Let’s Focus on What’s Best for the People, Our Nation
(Buffalo News, August 2012)
In less than 100 days we will be electing new representatives to our governments. Our respective political parties are busy tweaking their “platforms” – a list of actions and beliefs in favor of or in opposition to significant social policies – for the big push this fall. It is also the time of the year when our governments are preparing their budgets. Make no mistake about it, at their core elections and budgets reveal as much, if not more, about the people’s needs and values than they do about the politicians themselves. Given the ongoing financial climate it is no surprise that money, especially in the form of taxes, will be ‘the’ determining factor for who gets elected and what budgets are adopted. It follows that the election and budgetary results, i.e., money, will reflect our collective needs and values.
So in the midst of all the political jockeying, commercials and rhetoric we will be subjected to, how can we clarify what our greatest needs and values should be, as individuals, communities and as a nation? I propose that we hold up the opening words of our Constitution like a beacon – WE THE PEOPLE. Our elections and budgets should be neither ends in themselves, nor chiefly about the individual. They should be, first and foremost, means for securing our nation’s Declaration in behalf of the inalienable rights to “life, liberty and the pursuit of happiness,” for ourselves and our posterity. We should be asking the question: what are the needs of that which is of greatest value to us and our nation, namely, the PEOPLE? Through our elections and budgets, the people’s platform if you will, we can act in behalf of and believe in others. Put another way, we can do unto others as we would have them do unto us.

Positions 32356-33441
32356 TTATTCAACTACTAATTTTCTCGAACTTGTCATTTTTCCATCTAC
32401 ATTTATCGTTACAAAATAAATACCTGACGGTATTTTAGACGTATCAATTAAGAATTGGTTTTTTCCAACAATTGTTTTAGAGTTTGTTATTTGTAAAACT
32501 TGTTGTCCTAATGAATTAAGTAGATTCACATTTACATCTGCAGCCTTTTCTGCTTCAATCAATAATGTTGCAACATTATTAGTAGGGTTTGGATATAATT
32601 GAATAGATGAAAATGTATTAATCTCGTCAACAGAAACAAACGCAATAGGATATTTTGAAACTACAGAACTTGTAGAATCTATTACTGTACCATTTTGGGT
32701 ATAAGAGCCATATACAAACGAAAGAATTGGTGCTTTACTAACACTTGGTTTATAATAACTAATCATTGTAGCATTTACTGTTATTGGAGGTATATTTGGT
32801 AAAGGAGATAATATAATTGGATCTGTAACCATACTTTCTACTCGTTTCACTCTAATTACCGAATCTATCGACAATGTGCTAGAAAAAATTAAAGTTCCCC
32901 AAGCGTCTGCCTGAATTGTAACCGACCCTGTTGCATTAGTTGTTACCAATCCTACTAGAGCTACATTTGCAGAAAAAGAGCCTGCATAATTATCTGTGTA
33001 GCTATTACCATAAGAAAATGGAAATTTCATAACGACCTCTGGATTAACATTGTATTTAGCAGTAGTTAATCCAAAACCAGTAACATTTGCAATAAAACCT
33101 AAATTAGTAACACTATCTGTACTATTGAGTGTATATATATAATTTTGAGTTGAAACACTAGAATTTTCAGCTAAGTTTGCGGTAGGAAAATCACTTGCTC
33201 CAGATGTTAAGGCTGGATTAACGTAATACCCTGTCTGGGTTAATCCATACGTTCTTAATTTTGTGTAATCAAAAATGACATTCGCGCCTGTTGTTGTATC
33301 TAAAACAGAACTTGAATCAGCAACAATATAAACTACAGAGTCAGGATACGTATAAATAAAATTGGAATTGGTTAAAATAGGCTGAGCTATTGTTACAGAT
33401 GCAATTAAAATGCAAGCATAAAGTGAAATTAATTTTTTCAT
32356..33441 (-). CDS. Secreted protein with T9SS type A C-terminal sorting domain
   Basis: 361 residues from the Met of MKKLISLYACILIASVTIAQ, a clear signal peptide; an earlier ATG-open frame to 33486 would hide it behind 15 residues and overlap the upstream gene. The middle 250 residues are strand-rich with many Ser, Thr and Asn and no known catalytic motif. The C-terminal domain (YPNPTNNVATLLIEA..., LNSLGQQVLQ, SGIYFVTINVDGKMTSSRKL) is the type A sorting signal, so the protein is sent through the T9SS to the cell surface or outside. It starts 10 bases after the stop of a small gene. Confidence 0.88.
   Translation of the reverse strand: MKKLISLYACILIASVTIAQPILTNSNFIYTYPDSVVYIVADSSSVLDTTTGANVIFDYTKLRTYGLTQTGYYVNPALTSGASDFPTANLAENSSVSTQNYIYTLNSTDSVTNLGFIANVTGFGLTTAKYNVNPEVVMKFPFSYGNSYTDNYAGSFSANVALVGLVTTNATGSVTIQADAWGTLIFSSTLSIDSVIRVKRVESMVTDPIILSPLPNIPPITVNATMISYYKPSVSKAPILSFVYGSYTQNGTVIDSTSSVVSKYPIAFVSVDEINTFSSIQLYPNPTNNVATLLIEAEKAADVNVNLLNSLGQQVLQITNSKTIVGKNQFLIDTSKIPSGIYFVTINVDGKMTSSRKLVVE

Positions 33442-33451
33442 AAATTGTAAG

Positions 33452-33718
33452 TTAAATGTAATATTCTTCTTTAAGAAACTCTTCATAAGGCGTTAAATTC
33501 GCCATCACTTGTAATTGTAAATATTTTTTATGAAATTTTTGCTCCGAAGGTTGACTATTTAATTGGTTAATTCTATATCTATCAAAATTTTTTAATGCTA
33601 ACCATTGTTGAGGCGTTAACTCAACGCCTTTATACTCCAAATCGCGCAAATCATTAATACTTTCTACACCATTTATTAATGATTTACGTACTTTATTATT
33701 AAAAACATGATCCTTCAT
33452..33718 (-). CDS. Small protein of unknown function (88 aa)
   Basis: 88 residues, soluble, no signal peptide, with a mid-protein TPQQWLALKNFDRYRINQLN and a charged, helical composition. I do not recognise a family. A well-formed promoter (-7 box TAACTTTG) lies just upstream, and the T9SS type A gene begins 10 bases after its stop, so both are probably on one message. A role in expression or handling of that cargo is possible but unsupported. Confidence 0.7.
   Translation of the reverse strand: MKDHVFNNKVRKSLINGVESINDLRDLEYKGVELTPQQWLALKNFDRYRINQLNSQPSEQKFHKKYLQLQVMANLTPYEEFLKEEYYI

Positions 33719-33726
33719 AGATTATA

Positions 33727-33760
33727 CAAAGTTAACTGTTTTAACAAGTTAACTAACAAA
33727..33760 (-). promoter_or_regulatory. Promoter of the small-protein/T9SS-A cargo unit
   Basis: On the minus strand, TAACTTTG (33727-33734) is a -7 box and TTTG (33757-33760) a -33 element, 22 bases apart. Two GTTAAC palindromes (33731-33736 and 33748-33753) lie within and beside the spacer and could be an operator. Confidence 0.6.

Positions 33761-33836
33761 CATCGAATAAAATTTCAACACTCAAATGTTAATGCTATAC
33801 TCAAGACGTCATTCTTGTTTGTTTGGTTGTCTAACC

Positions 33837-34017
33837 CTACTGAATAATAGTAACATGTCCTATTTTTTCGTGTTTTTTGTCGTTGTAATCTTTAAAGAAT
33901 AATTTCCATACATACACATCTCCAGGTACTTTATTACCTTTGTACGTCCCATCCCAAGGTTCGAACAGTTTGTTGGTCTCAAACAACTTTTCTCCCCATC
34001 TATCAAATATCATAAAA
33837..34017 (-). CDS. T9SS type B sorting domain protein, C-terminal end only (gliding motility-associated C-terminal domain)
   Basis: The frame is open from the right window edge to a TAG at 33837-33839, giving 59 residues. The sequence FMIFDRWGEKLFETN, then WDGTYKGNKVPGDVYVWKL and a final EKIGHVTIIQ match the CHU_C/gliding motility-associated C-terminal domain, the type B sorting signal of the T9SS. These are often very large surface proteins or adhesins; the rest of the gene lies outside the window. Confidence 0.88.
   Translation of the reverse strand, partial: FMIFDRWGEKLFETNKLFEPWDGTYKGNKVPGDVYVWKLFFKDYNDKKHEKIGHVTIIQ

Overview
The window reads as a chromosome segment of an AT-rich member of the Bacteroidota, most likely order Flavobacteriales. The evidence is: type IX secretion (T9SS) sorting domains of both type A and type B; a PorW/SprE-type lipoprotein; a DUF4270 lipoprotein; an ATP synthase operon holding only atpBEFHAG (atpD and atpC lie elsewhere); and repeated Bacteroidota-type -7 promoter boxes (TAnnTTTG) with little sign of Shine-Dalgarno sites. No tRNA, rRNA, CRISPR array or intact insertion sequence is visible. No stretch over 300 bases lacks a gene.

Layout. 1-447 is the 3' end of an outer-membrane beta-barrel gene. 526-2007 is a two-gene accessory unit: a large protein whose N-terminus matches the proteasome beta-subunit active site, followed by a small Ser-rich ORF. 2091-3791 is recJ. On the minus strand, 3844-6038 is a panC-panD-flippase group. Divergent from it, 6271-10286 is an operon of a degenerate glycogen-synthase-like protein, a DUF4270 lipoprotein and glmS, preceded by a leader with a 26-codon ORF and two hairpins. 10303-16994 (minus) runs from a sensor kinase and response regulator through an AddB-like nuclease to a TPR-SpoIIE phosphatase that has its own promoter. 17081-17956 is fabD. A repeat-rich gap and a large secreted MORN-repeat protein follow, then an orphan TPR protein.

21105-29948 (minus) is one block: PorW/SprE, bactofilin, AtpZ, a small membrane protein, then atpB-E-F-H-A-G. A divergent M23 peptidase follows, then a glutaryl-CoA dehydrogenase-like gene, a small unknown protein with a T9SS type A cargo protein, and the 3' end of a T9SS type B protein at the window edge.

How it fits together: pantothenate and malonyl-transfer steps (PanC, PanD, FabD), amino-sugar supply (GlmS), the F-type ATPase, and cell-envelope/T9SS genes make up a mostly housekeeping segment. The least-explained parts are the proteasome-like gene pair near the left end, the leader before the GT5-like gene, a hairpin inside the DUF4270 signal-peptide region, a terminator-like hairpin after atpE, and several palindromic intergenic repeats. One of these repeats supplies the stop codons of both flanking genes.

Honoring our Mothers and Fathers in Orchard Park
(Orchard Park Bee, July 2012)
In spite of the financial difficulties being experienced by all communities these days, it is indeed heartening to read of Supervisor Colarusso’s leadership in behalf of our senior citizens and their pursuit of a new center. Let us hope that our community will find the creative ability and willingness to satisfy their need. For if we were to inquire after the identity of our elderly neighbors we would have to acknowledge that they are the women and men who for years worked and paid taxes to make this community we love and inherited what it is today. Our seniors are, quite simply, the collective mothers and fathers in our midst.